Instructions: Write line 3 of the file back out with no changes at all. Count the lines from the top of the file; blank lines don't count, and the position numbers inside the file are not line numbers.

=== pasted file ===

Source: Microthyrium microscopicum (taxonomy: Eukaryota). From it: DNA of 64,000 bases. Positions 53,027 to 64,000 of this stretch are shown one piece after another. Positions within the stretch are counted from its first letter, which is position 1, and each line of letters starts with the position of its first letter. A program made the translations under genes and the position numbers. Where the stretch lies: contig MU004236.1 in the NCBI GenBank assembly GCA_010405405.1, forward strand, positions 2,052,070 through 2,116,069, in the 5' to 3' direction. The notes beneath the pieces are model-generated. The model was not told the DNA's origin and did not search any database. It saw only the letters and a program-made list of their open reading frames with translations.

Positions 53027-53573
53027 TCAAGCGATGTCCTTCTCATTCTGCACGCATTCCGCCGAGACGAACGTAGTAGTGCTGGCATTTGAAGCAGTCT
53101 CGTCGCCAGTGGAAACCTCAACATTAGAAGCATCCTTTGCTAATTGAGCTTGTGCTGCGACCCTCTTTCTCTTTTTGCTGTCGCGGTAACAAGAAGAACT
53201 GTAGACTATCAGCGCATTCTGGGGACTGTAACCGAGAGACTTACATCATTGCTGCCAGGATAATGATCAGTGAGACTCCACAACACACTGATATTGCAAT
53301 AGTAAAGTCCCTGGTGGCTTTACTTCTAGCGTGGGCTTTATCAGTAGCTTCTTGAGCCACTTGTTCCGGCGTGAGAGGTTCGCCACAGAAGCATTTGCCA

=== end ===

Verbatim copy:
53027 TCAAGCGATGTCCTTCTCATTCTGCACGCATTCCGCCGAGACGAACGTAGTAGTGCTGGCATTTGAAGCAGTCT